The next image was taken in tapping AFM in lift mode to facilitate EFM imaging. EFM is an imaging mode that applies scanning interleave. There is one pass across the sample to image sample morphology, and then a second pass along the same trace-retrace. One can do anything one likes with the interleave pass. Take a second image with any change of parameters one likes from a different set of gains and set-point to a probe-sample bias. In this case the probe is lifted 100 nm above the surface of the sample and changes in probe amplitude and phase are detected. As in MFM (magnetic force microscopy) the amplitude change says something about the magnitude of an electric field gradient, and a phase change says something about its sign-- whether it is repulsive or attractive as seen by the probe.

The results were are quite curious. HOPG is quite a good conductor, and the sample was well grounded using graphitic paint. It is interesting that any EFM signal is seen whatsoever given that it is not biased. The signal is small. There is only about a 0.5 nm amplitude change across the whole image region, but it clearly correlates with the edges of the lamella. The edges are the source of a gradient.

Like MFM, EFM can be a bit difficult to interpret as one is probing an electric field gradient, and unless the geometry is of planar ferroelectric domains, or a planar fabricated device, it is often not clear what is causing these gradients: geometry, gradient in the potential creating the electric field, dielectric gradients. All that can be determined is that the magnitude of the EFM signal (i.e. the electric field gradient) is larger near the edges of the lamella, and trails off from there.

The EFM phase signal is, like the amplitude signal, very weak. About a half a degree of phase change over the whole image field. The signal is limited to the broken lamella edges and the rest of the lamellae are generally neutral in signal. This would seem to indicate a repulsive electric field gradient-- but it is harder to know what an electric field gradient says about the electric field itself. That is particularly the case in EFM where there are capacitive as well as charge effects that produce the EFM signal.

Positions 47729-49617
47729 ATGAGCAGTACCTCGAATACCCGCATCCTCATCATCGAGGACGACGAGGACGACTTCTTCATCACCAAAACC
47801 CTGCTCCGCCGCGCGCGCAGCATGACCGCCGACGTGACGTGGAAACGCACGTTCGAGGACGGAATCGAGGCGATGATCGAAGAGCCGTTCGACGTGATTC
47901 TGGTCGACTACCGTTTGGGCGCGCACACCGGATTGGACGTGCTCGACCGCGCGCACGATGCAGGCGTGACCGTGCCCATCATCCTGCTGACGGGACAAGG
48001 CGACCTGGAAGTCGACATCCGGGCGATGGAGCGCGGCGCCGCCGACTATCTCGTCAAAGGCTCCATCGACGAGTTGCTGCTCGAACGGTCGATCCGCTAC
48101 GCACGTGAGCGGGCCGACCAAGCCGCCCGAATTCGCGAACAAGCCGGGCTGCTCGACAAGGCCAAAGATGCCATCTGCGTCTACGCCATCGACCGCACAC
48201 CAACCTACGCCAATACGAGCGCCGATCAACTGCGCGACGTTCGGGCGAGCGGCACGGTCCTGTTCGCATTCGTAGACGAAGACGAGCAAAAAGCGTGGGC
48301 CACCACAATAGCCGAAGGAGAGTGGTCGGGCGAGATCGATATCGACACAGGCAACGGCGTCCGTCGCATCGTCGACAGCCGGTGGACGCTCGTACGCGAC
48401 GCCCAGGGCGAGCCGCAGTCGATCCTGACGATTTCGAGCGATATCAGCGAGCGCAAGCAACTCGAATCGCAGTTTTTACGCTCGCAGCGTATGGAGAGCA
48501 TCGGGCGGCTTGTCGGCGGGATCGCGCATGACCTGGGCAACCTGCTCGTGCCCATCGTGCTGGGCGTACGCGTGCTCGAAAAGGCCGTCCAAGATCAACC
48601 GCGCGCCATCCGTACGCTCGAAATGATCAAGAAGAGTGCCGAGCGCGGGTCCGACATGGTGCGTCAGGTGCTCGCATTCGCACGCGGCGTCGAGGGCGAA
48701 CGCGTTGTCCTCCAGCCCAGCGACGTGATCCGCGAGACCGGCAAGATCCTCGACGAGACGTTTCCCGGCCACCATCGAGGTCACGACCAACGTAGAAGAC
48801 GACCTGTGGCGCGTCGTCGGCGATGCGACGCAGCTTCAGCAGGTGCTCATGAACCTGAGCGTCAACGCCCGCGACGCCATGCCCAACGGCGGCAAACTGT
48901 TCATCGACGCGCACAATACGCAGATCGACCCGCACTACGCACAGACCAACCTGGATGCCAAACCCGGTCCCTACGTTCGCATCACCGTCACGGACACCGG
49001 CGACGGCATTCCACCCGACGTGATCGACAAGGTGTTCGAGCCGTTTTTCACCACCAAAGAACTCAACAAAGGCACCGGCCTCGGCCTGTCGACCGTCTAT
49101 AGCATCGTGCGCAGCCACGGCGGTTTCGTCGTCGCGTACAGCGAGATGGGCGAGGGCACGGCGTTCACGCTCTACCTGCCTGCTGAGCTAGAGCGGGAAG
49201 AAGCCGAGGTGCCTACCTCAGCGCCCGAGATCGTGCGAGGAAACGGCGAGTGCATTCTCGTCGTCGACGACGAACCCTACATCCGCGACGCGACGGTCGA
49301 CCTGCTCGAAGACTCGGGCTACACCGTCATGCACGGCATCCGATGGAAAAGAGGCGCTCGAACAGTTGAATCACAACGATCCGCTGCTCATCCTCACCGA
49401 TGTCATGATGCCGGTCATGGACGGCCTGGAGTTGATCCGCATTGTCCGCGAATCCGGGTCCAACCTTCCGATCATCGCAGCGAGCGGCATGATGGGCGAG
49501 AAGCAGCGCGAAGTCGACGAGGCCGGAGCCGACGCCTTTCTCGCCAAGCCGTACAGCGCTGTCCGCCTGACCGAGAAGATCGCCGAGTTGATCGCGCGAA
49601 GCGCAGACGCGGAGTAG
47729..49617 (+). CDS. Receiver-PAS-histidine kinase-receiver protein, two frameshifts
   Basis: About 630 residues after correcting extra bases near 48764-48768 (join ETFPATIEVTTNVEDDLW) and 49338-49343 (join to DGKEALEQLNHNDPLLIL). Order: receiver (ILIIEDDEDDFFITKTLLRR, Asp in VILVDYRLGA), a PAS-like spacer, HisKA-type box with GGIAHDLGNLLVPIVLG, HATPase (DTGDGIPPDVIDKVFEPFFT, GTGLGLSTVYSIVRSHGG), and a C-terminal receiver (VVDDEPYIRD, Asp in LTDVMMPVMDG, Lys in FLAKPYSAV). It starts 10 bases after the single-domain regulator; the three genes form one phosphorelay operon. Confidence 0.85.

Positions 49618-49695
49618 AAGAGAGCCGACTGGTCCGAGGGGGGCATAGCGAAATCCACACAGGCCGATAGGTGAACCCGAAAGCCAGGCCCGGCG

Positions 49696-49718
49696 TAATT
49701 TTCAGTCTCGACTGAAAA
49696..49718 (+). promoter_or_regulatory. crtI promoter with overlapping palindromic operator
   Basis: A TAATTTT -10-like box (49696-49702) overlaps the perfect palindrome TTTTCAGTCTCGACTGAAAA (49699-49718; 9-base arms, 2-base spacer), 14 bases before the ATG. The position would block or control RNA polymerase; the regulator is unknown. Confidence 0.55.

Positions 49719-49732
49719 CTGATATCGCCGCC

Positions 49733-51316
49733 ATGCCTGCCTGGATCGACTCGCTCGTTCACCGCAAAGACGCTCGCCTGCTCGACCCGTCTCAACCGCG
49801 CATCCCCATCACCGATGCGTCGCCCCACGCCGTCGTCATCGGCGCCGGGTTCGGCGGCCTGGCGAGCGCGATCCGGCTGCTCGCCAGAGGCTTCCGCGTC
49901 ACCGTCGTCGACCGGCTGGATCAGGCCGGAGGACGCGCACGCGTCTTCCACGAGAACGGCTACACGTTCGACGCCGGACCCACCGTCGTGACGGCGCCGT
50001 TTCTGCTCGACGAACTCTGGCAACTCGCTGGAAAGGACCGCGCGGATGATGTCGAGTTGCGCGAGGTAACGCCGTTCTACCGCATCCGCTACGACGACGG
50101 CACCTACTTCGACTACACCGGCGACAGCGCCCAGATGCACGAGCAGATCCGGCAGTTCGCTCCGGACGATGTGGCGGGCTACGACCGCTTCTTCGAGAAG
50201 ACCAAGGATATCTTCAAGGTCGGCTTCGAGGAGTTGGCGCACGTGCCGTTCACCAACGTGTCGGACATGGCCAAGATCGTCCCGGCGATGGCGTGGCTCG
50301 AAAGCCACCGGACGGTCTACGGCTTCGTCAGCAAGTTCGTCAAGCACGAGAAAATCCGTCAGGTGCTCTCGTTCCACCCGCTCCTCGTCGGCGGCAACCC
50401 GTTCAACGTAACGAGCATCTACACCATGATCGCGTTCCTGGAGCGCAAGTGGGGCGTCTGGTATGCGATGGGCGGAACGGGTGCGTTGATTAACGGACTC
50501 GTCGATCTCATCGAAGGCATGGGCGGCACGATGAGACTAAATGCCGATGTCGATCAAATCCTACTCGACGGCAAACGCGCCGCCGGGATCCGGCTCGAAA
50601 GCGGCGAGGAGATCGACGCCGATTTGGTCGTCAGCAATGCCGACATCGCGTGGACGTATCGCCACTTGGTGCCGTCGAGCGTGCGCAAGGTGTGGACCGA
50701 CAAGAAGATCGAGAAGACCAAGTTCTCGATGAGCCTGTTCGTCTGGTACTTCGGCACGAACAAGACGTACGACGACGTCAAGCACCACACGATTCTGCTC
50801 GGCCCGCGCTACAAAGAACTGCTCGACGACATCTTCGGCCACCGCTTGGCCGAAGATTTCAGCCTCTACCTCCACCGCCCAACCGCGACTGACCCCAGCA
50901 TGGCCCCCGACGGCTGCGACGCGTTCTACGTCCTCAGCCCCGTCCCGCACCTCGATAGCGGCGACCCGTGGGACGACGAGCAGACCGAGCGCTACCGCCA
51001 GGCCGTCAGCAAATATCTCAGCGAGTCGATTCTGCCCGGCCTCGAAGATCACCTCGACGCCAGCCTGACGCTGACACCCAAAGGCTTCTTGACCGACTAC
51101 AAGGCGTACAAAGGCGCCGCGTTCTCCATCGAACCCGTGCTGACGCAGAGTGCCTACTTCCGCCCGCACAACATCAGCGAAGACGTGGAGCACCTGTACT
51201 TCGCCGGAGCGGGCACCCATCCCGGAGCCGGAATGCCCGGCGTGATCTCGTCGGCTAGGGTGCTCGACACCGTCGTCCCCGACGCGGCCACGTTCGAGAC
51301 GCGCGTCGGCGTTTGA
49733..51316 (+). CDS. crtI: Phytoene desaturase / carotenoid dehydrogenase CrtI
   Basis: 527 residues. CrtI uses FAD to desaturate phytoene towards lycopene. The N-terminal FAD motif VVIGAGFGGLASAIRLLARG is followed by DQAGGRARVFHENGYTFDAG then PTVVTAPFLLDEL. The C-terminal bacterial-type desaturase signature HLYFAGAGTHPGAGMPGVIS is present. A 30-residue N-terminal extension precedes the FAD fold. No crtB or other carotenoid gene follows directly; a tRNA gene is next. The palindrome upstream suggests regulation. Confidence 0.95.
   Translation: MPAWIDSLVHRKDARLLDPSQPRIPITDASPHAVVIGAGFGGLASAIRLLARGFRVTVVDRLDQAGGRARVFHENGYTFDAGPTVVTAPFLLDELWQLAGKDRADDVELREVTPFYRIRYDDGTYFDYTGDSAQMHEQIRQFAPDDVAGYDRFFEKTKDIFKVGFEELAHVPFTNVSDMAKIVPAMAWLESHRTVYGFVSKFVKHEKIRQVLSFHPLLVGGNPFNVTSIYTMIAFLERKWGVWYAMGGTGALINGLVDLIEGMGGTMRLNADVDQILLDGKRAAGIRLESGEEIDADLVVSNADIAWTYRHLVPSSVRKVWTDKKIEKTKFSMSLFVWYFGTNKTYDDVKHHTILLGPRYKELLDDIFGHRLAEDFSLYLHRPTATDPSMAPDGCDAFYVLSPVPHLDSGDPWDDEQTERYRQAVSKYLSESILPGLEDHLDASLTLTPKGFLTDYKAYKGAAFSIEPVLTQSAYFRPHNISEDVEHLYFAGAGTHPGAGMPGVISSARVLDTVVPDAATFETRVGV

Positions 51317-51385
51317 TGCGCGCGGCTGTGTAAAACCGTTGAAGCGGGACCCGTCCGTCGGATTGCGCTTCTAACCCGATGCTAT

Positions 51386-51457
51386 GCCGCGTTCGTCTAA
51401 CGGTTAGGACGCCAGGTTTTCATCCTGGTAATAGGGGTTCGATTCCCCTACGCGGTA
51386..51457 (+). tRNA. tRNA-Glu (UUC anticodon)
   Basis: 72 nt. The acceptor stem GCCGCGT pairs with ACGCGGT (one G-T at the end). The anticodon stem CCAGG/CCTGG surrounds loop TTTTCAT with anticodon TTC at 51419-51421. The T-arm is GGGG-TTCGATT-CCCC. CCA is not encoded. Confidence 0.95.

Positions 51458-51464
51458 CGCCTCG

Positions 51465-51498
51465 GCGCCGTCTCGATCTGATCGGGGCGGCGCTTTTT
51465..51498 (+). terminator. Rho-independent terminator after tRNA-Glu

The last image is the KPFM which was done in PeakForce mode. This is actually measuring the surface potential in the interleave scan. What we see is an accumulation of potential on the broken edges of the lamella. Quite a small signal, a few 10's mV, but definitely consistent, repeatable, and correlating with the edges of the broken lamella. Given that this sample is conducting and well grounded with no applied potential to the probe or stage, this is surplus surface charge from the beaking of bonds?

Thursday, April 23, 2020

Multiple Scales of Artefacts

In this example, a tip roughness sample is imaged with a well worn Si probe. An image was taken in PeakForce mode with 5 nN of peak normal force. At 1 x 1 um the image is quite unremarkable. One might suspect a little probe wear based on the lack of resolution of some of the small grains. That could be a good thing if one were wishing to do some nanomechanical measurements or QNM mapping to get elastic moduli. But there is no obvious self-similarity to the objects, and no obvious companions. In the top left some quite small grains can be resolved on the larger grain. Structures well below 100 nm-- suggesting a good probe. Working out at 10 x 10 um would would anticipate good performance.